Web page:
- Pro-level camera
- Used prices start at $289.00
- 20.2-megapixel APS-C CMOS sensor
- 65-point autofocus system
- ISO range of 100-16000
- 10 fps continuous shooting
- Full 1080p video
- 3-inch fixed LCD
- Uses all Canon EF and EF-S lenses
- Weather-sealed body
- Pro-level camera
- Used prices start at $822.00
- Focal length: This is the basic description of a lens and is measured in millimeters. The longer the focal length, the narrower the lens's angle of view. Additionally, the longer the focal length, the greater the magnification. Therefore, a very long telephoto lens (i.e., 300mm) has the ability to capture far-off details much better than a very short wide-angle lens like the 14mm lens described below. Learn more about focal length.
- Aperture: The aperture of a lens is the hole through which light enters the lens body. Aperture is measured in f-stops, where a smaller f-stop number (i.e., f/1.4) refers to a very large aperture and a large f-stop number (i.e., f/22) refers to a very small aperture. Learn more about aperture.
- USM: Some Canon lenses have an Ultra Sonic Motor (USM) built-in, which means faster autofocusing. This is advantageous in situations in which you're photographing a moving subject.
- EF & EF-S: Canon EF lenses are designed for use on full frame cameras, though they can also be used on Canon crop sensor cameras. EF-S lenses are specifically designed for crop sensor cameras and cannot be used on full frame Canon cameras.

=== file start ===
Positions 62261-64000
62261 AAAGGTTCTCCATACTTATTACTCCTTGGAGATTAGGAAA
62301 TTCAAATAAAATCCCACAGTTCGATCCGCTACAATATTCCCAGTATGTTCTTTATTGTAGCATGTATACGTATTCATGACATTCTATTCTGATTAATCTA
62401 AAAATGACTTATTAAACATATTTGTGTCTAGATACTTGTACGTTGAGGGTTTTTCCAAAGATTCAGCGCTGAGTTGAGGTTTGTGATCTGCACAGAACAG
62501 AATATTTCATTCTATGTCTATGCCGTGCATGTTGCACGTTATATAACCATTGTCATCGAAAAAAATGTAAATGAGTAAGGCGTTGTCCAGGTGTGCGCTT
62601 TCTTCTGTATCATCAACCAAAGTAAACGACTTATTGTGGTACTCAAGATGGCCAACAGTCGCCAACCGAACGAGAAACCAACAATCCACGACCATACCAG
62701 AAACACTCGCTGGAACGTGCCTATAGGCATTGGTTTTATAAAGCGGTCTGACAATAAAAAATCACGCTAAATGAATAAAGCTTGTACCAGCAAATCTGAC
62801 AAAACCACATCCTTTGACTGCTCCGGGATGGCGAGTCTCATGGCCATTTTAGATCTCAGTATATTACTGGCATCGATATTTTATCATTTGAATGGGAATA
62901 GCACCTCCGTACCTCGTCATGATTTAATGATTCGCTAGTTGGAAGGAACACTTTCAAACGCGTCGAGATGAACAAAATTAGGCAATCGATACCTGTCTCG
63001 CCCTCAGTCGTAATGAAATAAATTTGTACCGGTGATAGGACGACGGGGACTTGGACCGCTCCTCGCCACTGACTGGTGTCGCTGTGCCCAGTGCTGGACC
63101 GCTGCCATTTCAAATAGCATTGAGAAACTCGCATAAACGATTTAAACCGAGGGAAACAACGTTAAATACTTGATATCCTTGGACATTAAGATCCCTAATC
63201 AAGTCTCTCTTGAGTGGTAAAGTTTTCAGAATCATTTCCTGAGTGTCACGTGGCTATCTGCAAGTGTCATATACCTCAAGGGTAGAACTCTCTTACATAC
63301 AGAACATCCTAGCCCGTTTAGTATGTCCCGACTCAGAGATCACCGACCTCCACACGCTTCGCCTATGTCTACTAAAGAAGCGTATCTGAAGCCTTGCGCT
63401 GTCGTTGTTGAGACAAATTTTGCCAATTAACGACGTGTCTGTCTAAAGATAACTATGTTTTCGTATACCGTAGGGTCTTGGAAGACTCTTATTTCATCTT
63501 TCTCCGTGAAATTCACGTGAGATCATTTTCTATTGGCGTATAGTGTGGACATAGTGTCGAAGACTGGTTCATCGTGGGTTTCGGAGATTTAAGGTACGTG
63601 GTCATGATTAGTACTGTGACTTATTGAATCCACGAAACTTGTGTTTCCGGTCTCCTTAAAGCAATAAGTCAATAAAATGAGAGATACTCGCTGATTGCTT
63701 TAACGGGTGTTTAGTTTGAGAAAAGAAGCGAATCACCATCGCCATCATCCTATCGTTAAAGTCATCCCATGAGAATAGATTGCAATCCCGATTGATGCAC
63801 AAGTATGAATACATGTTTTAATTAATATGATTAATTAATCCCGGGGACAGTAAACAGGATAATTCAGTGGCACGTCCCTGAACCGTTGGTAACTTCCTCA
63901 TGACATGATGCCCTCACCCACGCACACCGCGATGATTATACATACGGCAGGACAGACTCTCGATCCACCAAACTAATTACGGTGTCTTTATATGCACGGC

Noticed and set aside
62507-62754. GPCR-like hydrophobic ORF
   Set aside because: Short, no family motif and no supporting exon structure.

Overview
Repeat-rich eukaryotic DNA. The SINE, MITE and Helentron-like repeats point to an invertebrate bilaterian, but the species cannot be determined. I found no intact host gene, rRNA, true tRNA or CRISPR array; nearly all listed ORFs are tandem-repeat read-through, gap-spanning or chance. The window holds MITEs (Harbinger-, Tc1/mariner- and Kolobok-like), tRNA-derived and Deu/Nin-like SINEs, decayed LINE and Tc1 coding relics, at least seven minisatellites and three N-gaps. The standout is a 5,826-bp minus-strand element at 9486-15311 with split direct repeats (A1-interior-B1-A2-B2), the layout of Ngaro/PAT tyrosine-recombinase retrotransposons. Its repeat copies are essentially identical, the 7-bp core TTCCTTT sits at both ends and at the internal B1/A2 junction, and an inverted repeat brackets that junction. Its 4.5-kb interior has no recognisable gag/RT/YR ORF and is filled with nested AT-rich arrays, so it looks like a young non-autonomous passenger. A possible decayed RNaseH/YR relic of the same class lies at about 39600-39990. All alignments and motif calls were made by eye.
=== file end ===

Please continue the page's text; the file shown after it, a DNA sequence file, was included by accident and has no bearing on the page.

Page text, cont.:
Photo by Banter Snaps on Unsplash
There’s no mistaking that photography is an expensive undertaking. I mean, by the time you buy a camera body, a couple of good lenses, a tripod, lens filters, and all the other necessities, you’re easily in it for a few thousand bucks.
That makes finding ways to save money on gear of the utmost importance.
I quit buying used gear many years ago after I bought my first brand-new camera. A buddy of mine saw my shiny new camera and wondered why I didn’t buy a better, used camera.
Yeah, good question!
So, if you want to upgrade your kit but don’t want to pay full price, here’s a few of the best second hand canon cameras and lenses to consider.
Best Second Hand Canon Cameras
When looking for a camera, there are certain features that are important to consider.
For each of the cameras below, I've outlined a few of these essential specifications for your information.
If you are unfamiliar with some of these features, use the outline below to learn more:
Canon EOS Rebel T4i
The Canon EOS Rebel T4i is an ideal option for a beginner photographer that wants to upgrade from a smartphone or compact camera to something with more capabilities.
Though this camera is firmly in the entry-level category, it has some nice features like full manual controls, a large touch-enabled LCD, good ISO range, and full HD video recording.
And because the T4i is compatible with any Canon EF or EF-S mount lens, you can easily find a good, used lens to go with your camera.